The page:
Prosphora (Greek for "offering") is holy bread prepared for use in the Divine Liturgy. This bread is traditionally prepared and baked by members of the local parish church, a continuation of the ancient practice in which parishioners would bring the bread and wine, and the deacons would select the best for use in the Liturgy. The bread is always leavened, because Our Lord used ordinary bread (artos) in the Last Supper. Yeast is a symbol of life, and the risen dough represents the Resurrection.
The bread is stamped with a special seal which is full of symbolism. The center portion, known as the Lamb, is consecrated during the Divine Liturgy to be the Eucharist. Other small pieces are removed in honor of the Theotokos, different orders of saints, and the living and departed Christians who we pray for. The rest of the bread is cut up and distributed at the end of the Divine Liturgy.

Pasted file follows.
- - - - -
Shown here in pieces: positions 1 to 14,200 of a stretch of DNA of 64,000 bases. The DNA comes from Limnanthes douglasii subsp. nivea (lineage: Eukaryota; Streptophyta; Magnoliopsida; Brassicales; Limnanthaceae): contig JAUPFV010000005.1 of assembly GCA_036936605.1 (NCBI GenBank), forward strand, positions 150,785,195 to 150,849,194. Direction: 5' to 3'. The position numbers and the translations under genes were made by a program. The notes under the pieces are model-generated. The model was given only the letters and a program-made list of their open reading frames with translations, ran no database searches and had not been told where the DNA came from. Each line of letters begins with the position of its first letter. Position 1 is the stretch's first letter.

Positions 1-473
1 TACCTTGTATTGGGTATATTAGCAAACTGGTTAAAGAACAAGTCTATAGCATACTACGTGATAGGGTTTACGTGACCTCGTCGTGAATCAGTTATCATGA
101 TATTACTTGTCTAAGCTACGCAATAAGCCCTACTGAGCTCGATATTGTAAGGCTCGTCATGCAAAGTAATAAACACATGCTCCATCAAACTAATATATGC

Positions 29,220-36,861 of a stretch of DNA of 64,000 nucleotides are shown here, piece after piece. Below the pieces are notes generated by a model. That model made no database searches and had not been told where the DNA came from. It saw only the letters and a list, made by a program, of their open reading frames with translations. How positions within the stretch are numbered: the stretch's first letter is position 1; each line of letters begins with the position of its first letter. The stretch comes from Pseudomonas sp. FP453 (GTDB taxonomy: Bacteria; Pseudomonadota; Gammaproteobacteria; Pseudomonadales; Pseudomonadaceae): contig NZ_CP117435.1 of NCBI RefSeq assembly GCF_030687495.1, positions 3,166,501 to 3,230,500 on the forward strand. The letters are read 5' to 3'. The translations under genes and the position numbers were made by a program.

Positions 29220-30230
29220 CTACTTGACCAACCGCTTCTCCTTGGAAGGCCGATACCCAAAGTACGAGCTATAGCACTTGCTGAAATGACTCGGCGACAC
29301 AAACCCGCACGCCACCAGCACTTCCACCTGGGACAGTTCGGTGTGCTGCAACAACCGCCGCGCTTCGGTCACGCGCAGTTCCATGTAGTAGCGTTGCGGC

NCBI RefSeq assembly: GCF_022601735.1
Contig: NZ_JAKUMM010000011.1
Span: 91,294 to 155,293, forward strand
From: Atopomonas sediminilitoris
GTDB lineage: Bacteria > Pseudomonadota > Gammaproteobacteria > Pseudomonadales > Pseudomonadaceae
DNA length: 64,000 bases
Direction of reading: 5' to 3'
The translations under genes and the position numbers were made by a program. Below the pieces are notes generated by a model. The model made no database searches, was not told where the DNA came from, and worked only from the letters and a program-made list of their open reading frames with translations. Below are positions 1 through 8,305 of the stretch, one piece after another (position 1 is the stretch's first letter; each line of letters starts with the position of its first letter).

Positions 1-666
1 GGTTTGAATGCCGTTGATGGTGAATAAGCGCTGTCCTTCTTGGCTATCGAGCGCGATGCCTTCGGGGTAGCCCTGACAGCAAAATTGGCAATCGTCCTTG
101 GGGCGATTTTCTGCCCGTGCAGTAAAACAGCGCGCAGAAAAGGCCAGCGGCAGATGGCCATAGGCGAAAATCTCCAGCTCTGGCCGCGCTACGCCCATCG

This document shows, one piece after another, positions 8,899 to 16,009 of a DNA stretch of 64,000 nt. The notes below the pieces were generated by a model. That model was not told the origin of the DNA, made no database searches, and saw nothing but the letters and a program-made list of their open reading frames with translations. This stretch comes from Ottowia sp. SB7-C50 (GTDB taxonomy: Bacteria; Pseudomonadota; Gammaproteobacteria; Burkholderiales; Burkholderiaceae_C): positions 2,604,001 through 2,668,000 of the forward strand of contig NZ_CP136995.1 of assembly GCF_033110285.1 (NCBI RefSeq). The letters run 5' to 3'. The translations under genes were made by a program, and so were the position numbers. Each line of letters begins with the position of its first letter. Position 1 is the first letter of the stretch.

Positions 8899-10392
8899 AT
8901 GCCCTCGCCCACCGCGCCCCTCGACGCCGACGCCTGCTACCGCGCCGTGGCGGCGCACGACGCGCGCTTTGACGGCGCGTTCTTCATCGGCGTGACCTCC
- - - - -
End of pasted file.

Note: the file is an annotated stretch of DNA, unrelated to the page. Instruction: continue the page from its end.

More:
This seal is two-sided, enabling the baker to make either a Greek style (larger) or Slavic style (smaller) loaf. It is made of solid basswood (also known as linden wood or lime wood), sure to provide a lifetime of service to Christ.
- Large seal diameter: 6.5 inches (16 cm)
- Small seal diameter: 3 inches (7 cm)